The Global Consequences Of The Tech-Lash Will Be Severe

The Global Consequences Of The Tech-Lash Will Be Severe

If tech feudal lords and oligarchs can decide which sovereign has a voice and platform, then sovereignty is meaningless. Europeans must take note.
Sumantra Maitra
By

Whatever the result of the massive Twitter purge, it made one thing clear to the world. Carl Schmitt’s most important and controversial aphorism, “sovereign is he who decides the exception” is still timeless.

In the American republic, the sovereign is not the state, which has hollowed out. The sovereign now is the group of neo-feudal oligarchs, Amazon, Google, Twitter, and Facebook, who now decide and control who can speak, see, learn, and buy, and what and when. Give them an army of their own like the East India Company, and the American state is over.

This is an accelerationist’s dream, and a centrist and moderate’s nightmare. The question at the heart of the debate within conservatism, of “who holds the real power,” was settled for good as the tech purge rolled.

After the reprehensible violence at the most respected state symbol of the American republic, tech companies and corporates took the fight to the other half of the populace. This is not just about banning President Trump as an individual or deleting his tweets from the official POTUS account. This is about choosing sides and flying a flag of war.

When there’s no difference between the flavor of tweets about this subject from overpriced ice-cream companies and the largest internet providers, the question of the neutral public sphere becomes irrelevant. In a way, that is a good thing, as there is no neutral public square, and never has been. It’s a quirky myth in a typically American conservative way, which always seemed baffling to Europeans, Indians, Chinese, and Russians—those of older societies more attuned to history.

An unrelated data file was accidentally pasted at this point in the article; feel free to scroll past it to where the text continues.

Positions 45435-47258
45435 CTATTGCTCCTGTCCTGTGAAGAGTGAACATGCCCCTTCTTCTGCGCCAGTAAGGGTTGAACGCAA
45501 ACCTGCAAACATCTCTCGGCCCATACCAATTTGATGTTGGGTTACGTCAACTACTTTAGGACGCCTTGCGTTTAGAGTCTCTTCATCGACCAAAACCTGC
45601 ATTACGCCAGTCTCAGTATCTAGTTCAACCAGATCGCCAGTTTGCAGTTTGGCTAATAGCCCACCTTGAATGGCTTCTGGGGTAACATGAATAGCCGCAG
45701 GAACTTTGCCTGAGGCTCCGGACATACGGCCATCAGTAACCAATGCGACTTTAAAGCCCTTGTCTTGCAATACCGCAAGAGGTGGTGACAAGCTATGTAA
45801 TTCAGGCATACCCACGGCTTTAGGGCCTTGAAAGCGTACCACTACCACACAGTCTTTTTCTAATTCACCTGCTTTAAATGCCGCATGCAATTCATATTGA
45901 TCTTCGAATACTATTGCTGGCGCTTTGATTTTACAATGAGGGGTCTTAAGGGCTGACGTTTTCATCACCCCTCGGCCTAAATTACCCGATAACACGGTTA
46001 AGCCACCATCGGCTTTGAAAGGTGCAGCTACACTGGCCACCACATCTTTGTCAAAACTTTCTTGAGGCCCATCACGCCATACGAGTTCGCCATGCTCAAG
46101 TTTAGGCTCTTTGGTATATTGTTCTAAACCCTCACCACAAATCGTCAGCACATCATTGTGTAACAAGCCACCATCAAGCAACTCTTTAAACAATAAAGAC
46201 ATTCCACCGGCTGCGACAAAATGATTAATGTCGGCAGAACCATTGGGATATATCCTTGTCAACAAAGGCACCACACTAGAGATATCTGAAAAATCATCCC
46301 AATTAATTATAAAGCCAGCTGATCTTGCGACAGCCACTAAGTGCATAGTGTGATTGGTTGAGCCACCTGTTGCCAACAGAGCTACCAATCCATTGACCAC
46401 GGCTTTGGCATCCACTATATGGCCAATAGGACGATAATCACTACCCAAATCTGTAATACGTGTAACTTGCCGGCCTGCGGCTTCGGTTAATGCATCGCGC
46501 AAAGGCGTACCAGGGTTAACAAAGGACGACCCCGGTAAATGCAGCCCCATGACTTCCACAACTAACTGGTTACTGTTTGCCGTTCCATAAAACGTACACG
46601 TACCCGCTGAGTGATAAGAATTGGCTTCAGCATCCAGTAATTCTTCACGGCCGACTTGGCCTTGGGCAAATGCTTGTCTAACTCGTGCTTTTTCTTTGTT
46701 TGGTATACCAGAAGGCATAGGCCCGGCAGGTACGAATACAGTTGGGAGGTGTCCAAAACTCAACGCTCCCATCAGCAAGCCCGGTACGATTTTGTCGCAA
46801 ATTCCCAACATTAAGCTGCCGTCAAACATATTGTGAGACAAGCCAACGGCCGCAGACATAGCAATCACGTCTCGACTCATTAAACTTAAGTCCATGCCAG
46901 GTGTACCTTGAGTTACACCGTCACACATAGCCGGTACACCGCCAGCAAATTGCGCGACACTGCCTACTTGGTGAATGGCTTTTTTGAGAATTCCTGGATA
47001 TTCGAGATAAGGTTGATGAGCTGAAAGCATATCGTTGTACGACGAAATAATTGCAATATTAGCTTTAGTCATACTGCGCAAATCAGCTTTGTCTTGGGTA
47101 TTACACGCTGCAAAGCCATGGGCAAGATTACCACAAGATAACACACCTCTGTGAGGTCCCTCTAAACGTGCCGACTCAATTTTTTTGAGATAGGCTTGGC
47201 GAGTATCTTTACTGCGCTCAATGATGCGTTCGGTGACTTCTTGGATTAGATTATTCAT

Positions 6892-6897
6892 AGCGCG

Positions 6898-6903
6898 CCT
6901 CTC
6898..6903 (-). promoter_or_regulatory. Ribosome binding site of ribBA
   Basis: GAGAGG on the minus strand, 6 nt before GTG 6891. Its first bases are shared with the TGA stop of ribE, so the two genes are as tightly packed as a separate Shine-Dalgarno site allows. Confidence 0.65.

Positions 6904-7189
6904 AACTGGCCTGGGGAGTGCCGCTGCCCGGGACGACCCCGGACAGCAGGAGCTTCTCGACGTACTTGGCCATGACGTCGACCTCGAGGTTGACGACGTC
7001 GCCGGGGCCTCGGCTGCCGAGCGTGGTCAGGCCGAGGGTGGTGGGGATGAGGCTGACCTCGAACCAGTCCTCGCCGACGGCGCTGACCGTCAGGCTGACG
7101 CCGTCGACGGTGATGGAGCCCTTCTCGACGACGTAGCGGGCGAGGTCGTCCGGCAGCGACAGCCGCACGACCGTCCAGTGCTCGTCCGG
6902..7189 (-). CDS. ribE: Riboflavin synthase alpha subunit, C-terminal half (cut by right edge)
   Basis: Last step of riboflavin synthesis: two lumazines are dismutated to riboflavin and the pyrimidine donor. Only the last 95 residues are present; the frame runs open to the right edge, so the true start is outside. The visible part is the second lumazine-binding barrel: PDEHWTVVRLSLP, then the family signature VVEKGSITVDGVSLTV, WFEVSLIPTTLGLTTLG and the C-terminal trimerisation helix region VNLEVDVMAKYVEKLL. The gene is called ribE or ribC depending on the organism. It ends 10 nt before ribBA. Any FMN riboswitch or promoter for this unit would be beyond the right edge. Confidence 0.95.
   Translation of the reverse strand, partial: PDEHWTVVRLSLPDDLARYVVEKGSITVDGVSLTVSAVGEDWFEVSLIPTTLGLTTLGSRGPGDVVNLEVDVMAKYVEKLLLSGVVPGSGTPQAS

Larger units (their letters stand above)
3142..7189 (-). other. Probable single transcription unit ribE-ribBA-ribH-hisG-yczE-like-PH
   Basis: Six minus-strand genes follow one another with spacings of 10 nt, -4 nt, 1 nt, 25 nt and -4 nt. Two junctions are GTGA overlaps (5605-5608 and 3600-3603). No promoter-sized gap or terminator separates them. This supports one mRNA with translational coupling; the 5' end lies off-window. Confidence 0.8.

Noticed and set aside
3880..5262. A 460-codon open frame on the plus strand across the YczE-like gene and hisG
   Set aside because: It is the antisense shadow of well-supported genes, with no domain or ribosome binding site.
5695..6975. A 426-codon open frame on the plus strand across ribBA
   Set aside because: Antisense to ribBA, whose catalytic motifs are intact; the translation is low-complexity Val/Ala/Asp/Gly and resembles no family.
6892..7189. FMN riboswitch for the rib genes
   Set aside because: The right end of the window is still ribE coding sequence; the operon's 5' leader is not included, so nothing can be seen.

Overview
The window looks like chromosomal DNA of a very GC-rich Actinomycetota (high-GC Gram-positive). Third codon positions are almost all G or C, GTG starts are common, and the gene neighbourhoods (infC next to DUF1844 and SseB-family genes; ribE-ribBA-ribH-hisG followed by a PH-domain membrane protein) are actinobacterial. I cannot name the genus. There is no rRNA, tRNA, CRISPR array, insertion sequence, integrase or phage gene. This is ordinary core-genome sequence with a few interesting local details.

If the rapid censoring from Twitter, Google, and other massive tech monopolies leads to the death of that stupid myth, that is good. Politics is about not just wielding power, but using it. Conservatives, especially American ones, are late to that wisdom.

Quillette editor Claire Lehmann pointed out that “Many people already see a number of large legacy media orgs as de facto mouthpieces for a particular political faction inside the US. And the infrastructure of the internet has mostly appeared relatively neutral. Until today.” Some of us have been warning about this for years now. The concept is simple: You either live, broadly, in a nation-state or under a feudal entity.

After the last few days, a significant part of the world sees a great power that cannot restore order in its cities for a year or stop the desecration of the highest state symbols in the capital. Now it cannot even stop oligarchs from silencing a duly elected president even in his official medium of communication. One hopes the bigger philosophical question within conservatism about the concept of power gets settled at these events for good.